Due to their Thanksgiving game, they get three extra days off going into their Week 13 Monday night game in Philadelphia. Two weeks later the Jaguars will have those three extra days of rest when they host the Redskins, having played on Thursday in Week 14.

They lose a day relative to their opponents coming off of those Monday night games against the Saints and Eagles. The Redskins get an extra day prior to visiting the Giants in Week 8 as New York has a Monday night game in Week 7. 

So far, that comes to minus-one in rest disparity. That will remain in place if they play the Titans on Sunday, December 23. If the game is flexed to Saturday, they will gain a day of rest on the Eagles in Week 17, zeroing out the rest disparity for the season. 

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Stay up to date on the Redskins. Rich Tandler covers the team 365 days a year. Like his Facebook page, Facebook.com/TandlerNBCS and follow him on Twitter @TandlerNBCS.

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Clarifying the confusion about the Redskins' Week 16 game at the Titans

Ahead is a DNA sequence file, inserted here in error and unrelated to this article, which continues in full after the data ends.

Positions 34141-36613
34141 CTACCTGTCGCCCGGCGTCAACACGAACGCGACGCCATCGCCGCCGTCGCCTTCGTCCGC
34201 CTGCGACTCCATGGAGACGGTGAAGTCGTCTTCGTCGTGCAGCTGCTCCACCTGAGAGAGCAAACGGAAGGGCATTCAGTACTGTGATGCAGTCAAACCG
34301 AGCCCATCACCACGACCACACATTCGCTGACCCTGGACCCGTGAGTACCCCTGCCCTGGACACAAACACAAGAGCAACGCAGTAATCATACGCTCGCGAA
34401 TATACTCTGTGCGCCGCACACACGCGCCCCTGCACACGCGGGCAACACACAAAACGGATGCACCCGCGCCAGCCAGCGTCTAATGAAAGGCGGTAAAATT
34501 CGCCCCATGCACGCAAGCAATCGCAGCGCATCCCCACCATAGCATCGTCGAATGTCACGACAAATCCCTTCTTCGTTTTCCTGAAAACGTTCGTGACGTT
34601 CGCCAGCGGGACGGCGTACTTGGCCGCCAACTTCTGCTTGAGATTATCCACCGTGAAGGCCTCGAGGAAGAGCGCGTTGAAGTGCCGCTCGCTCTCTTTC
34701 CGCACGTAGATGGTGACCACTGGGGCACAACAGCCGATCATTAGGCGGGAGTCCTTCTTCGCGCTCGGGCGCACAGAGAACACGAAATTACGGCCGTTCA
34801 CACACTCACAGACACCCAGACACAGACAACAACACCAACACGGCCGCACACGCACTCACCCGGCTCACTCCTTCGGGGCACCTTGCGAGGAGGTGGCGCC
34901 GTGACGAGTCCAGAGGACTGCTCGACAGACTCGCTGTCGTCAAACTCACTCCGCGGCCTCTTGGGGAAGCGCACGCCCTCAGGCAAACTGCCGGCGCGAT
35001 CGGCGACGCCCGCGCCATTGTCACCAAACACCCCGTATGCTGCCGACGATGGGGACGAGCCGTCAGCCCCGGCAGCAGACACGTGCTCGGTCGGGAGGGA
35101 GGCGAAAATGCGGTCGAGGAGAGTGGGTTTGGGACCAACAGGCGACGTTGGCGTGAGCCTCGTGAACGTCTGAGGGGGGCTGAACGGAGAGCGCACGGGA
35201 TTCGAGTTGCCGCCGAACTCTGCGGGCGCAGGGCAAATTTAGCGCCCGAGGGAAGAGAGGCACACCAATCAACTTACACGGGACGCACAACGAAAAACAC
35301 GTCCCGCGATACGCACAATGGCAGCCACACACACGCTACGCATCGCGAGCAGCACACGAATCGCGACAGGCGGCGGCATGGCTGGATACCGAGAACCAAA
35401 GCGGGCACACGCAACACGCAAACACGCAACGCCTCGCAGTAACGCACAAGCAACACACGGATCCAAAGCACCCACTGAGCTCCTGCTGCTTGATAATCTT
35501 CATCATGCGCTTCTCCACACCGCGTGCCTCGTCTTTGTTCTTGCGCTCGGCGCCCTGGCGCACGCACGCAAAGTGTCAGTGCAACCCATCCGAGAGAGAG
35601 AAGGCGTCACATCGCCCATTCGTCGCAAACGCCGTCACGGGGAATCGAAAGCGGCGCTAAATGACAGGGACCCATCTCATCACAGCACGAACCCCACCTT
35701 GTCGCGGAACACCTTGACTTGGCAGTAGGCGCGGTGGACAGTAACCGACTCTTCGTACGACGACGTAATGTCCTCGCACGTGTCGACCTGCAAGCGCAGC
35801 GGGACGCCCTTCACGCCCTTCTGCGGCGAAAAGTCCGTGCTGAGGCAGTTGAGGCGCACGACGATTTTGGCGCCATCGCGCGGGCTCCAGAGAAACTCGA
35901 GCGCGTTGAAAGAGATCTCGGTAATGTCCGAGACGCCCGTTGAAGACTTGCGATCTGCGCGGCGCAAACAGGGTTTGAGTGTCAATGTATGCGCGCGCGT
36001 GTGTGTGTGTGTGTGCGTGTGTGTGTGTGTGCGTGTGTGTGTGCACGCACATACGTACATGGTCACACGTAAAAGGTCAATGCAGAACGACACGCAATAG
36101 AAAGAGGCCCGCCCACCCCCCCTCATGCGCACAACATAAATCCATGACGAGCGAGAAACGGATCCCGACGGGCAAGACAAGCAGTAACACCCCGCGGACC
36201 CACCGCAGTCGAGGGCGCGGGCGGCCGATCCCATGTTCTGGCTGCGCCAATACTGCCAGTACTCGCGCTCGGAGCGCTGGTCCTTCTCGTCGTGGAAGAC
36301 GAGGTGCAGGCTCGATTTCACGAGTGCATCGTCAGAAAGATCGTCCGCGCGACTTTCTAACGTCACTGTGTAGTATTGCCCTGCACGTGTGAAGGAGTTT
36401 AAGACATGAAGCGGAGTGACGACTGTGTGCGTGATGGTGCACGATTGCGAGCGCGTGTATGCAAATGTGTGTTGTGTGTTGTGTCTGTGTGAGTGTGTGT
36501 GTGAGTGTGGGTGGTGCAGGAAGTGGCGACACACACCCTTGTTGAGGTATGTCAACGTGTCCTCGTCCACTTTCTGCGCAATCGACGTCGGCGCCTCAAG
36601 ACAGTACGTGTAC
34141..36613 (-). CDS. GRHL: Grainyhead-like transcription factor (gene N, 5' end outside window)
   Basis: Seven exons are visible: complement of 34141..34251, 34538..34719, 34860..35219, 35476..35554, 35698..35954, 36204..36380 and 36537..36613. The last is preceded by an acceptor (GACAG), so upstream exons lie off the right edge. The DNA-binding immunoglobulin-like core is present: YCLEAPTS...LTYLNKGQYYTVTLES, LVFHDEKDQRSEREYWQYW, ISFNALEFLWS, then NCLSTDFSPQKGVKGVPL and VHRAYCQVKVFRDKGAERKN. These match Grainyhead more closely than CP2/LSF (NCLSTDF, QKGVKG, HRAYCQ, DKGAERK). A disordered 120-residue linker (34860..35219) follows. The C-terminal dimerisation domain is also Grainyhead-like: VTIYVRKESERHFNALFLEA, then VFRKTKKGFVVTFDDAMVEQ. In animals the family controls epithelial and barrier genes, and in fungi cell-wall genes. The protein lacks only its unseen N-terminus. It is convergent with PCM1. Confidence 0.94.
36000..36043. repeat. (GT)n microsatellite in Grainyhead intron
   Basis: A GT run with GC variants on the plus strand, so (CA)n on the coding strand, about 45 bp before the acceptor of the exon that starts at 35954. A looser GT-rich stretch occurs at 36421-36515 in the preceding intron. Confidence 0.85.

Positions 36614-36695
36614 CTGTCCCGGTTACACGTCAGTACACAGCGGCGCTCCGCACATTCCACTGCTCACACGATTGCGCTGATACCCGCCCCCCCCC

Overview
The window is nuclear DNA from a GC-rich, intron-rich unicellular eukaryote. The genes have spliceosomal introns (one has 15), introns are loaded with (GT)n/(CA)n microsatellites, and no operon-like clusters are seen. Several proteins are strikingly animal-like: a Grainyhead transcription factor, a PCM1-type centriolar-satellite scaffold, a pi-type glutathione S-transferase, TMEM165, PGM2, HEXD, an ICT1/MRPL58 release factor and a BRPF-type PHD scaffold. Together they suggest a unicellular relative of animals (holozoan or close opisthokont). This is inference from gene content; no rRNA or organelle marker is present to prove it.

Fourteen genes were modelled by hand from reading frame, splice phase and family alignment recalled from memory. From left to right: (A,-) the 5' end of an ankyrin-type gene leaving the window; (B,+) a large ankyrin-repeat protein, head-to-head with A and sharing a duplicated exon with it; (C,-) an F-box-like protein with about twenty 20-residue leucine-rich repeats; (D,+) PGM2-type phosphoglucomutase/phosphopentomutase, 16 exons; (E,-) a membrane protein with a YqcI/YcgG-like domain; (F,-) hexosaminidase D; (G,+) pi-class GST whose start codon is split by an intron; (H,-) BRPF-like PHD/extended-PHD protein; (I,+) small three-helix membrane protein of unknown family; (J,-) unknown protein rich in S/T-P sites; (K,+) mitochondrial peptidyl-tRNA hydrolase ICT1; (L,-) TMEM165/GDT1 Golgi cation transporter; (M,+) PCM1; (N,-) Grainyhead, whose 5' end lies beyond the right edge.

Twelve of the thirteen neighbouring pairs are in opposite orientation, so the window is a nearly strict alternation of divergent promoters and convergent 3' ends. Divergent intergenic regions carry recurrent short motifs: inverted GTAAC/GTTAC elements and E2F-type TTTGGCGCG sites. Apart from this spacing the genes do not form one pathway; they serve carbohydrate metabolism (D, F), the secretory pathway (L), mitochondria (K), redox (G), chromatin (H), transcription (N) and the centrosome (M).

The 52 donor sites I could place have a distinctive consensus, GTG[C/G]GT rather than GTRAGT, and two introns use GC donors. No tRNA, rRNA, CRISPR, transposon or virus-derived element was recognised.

Clarifying the confusion about the Redskins' Week 16 game at the Titans

There was some confusion about the Redskins’ Week 16 game in Tennessee when the NFL schedule dropped. The schedule pushed out by the Redskins said that the game date and time are to be determined. Other versions that went out, including the one on NFL.com, says the game will be on Sunday, December 23 at 1 p.m.

So what’s the story? Well, if you’re thinking of making reservations to go to Nashville to watch the game you just might want to hold off for a while. Like, until early November. 

In an under the radar move, the NFL has established flex scheduling for its late-season Saturday games. Here are the details from the schedule press release from Redskins PR:

“Flexibility for Saturday games in Weeks 15 and 16 is also part of the 2018 schedule. In Week 15, there will be two games played on Saturday on NFL Network, with the game times of 4:30 p.m. and 8:20 p.m. to be determined. In Week 16, two of four possible matchups will be scheduled for Saturday. Start times and Saturday games for Week 15 and 16 will be announced no later than following Week 8, with the non-Saturday games to be played on Sunday.”